Museums in Michigan and around the country have been hosting virtual exhibitions due to the Covid-19 regulations and have harnessed various technologies to assist in the process.  The MFSM used MatterPort technology, allowing the viewer to begin at the open of the exhibition and proceed for a self-controlled visit through the virtual space. https://www.marshallfredericks.net/mb

Mark Beltchenko, HISTORY LESSON – 3rd STONE steel, limestone, brass 6 x 11 x 8 inches

As mentioned, Beltchenko’s work is sorted by what he calls series, and these stone pieces are cut from building parts and then combined with other material. Steel, brass, and limestone carved to look like concrete structures are the ghosts of a man-made world in decay. The metals protrude from and through the concrete-appearing objects as the sculptor reclaims the man-made world’s parts.

Mark Beltchenko, PEDESTAL SERIES #2, limestone, steel

Another series is Beltchenko’s pedestals. This series is a dystopian view of what art could look like in a world void of artistic expression and freedom. The sculpture, Pedestal #1 has an engraved plaque that states “1 of 3 carved objects discovered on the North American continent of Earth.” Art encapsulates and makes possible reasonable communication throughout the history of humankind. The limestone has been carved to resemble human bone as the pedestals are made of steel vein structures that are bare, out of balance, and leaning uncomfortably on edge.

Mark Beltchenko, GOOD OLE NUMBER 45 – steel, 22 x 13 x 24 inches

Artists are people with political views, but few choose to bring those views into their art.  Mark Beltchenko is a three-dimensional artist who decides to devote a small part of his work to his view of the United States’ 45th President.  The artist uses thorns in this artwork represent the poisonous nature of the 45th President and his current administration; the hiring’s and the firings, the infighting, the tell-all book writing that now exists.  So much so, it requires the museum to place a disclaimer upfront: CAUTION This exhibition contains subject matter and imagery that some may find difficult, disturbing, and uncomfortable. Museum staff is available to discuss the works and the artist’s intent.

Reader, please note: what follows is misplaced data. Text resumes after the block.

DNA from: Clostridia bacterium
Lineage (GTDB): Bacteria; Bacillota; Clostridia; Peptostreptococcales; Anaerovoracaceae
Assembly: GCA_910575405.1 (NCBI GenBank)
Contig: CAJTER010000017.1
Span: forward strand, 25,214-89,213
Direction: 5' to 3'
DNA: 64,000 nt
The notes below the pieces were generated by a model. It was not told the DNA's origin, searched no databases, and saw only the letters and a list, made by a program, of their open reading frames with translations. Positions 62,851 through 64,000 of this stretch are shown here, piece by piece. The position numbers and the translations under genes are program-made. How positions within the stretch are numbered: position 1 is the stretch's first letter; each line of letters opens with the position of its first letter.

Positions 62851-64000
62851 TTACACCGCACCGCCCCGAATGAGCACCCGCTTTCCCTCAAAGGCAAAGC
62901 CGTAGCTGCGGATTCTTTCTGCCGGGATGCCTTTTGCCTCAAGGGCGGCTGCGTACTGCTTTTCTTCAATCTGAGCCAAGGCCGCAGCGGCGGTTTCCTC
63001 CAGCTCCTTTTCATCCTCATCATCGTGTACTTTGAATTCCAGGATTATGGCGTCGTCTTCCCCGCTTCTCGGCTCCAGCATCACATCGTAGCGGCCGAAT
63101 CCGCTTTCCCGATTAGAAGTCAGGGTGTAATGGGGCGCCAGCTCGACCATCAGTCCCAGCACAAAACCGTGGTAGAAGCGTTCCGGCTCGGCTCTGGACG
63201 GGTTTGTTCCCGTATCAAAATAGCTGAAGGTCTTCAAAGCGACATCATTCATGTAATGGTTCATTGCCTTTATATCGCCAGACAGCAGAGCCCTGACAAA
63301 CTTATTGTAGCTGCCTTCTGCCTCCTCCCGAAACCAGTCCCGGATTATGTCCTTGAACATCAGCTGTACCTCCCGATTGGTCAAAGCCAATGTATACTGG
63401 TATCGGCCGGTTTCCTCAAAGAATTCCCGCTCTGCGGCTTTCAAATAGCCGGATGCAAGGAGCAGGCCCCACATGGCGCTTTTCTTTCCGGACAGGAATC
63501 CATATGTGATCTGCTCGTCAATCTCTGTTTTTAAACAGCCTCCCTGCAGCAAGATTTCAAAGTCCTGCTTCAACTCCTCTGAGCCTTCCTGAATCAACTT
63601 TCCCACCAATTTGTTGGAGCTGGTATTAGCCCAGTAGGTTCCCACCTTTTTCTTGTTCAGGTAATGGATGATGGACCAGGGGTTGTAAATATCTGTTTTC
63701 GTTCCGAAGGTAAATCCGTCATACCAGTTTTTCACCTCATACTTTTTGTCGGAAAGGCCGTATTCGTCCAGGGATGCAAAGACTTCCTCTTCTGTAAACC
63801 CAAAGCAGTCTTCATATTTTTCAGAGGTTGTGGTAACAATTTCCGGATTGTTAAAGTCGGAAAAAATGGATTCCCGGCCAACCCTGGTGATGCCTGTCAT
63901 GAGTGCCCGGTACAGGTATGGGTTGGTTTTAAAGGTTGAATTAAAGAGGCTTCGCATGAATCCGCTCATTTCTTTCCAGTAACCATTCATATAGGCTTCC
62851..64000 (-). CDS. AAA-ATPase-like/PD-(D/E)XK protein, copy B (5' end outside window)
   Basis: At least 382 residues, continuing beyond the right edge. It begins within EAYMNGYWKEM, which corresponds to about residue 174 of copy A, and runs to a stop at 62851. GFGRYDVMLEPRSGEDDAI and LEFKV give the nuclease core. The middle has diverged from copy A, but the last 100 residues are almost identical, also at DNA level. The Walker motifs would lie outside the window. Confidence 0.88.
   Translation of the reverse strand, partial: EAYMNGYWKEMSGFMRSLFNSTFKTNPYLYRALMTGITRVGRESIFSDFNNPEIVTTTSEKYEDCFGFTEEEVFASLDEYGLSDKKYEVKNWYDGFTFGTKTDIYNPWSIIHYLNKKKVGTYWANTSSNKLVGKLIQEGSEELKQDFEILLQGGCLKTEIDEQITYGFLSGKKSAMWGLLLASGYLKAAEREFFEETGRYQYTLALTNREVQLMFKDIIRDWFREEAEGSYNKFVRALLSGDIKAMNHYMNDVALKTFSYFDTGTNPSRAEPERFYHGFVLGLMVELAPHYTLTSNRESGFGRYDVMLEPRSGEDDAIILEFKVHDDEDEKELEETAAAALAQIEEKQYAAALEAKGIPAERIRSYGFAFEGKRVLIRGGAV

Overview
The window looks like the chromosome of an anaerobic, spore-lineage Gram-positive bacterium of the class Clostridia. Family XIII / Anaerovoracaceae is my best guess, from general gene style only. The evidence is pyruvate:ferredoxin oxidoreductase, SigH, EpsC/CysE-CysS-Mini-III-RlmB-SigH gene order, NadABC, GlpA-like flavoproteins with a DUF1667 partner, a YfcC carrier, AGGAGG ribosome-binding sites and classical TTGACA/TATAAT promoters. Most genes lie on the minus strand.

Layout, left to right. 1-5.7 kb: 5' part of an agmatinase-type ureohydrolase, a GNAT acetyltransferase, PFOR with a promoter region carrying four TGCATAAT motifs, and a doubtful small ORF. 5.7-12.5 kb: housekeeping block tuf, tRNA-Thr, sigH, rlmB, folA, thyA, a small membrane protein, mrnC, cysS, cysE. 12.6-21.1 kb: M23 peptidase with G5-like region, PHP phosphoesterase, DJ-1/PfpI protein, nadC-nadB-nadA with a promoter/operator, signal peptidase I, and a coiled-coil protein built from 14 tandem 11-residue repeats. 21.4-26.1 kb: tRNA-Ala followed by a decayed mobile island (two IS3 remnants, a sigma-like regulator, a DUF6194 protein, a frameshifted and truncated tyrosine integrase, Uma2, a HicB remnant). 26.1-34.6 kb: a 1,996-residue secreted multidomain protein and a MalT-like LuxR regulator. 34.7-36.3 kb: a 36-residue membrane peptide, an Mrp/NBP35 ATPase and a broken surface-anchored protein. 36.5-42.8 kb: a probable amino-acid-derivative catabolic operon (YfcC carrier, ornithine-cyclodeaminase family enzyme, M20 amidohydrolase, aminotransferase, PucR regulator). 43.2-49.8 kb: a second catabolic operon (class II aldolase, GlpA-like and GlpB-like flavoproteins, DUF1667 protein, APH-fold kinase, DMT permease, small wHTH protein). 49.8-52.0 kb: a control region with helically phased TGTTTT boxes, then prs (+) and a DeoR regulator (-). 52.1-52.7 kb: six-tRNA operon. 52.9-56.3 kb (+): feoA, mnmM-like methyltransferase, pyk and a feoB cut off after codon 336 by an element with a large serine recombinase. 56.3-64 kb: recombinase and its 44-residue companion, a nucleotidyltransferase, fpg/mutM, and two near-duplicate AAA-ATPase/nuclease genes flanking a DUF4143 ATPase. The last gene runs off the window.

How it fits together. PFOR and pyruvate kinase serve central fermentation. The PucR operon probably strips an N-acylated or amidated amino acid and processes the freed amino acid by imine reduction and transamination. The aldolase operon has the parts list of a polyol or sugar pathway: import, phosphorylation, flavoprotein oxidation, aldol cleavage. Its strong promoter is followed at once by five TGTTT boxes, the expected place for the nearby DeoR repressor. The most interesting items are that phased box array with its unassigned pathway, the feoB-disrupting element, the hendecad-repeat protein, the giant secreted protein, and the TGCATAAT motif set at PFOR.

“The views and opinions expressed in this exhibition are those of the artist and do not necessarily reflect those of the Marshall M. Fredericks Sculpture Museum, Saginaw Valley State University, our funders or sponsors, including Michigan Council for Arts and Cultural Affairs.”

The director of MFSM, Megan McAdow, is quoted from a review, “Beltchenko is not a loud or verbose man, but his work screams at us with a dire urgency. That is not to say that his work is obvious; rather, it is not. It requires effort. One must spend time with the work and breathe into it. You may not immediately recognize the discourse; however, allow yourself to linger, and as one lingers, the layers begin to unfold and reveal its meticulous detail and dialogue. It affects and changes you.”

Equally comfortable working in stone, steel, aluminum, wood, and the non-ferrous metals, Beltchenko’s work serves as a meditation on the good and bad in our current lives: The environment, political hypocrisy, positive growth, greed, and human narcissism – not necessarily in that order, are all covered through his works.

His three-dimensional imagery communicates ideas in ways that are both primitive and profound.

The artist, through his work, is clear about his political views. Beltchenko states: “These works reflect extreme emotion because I’m highly affected by what is going on. I’ve never been politically motivated in the past, but we are at a point where we can’t take this anymore. I have a voice, and my voice is in my art.”

Mark Beltchenko earned his Bachelor of Fine Arts from Alma College, Alma, Michigan.

Marshall Fields, Sculptor, in his studio in the mid-1980s.

The exhibition at the Marshall M. Fredericks Sculpture Museum, Mark Beltchencko: • • • – – – • • • (SOS) runs through January 16, 2021.

To plan your visit:   https://www.marshallfredericks.net/mb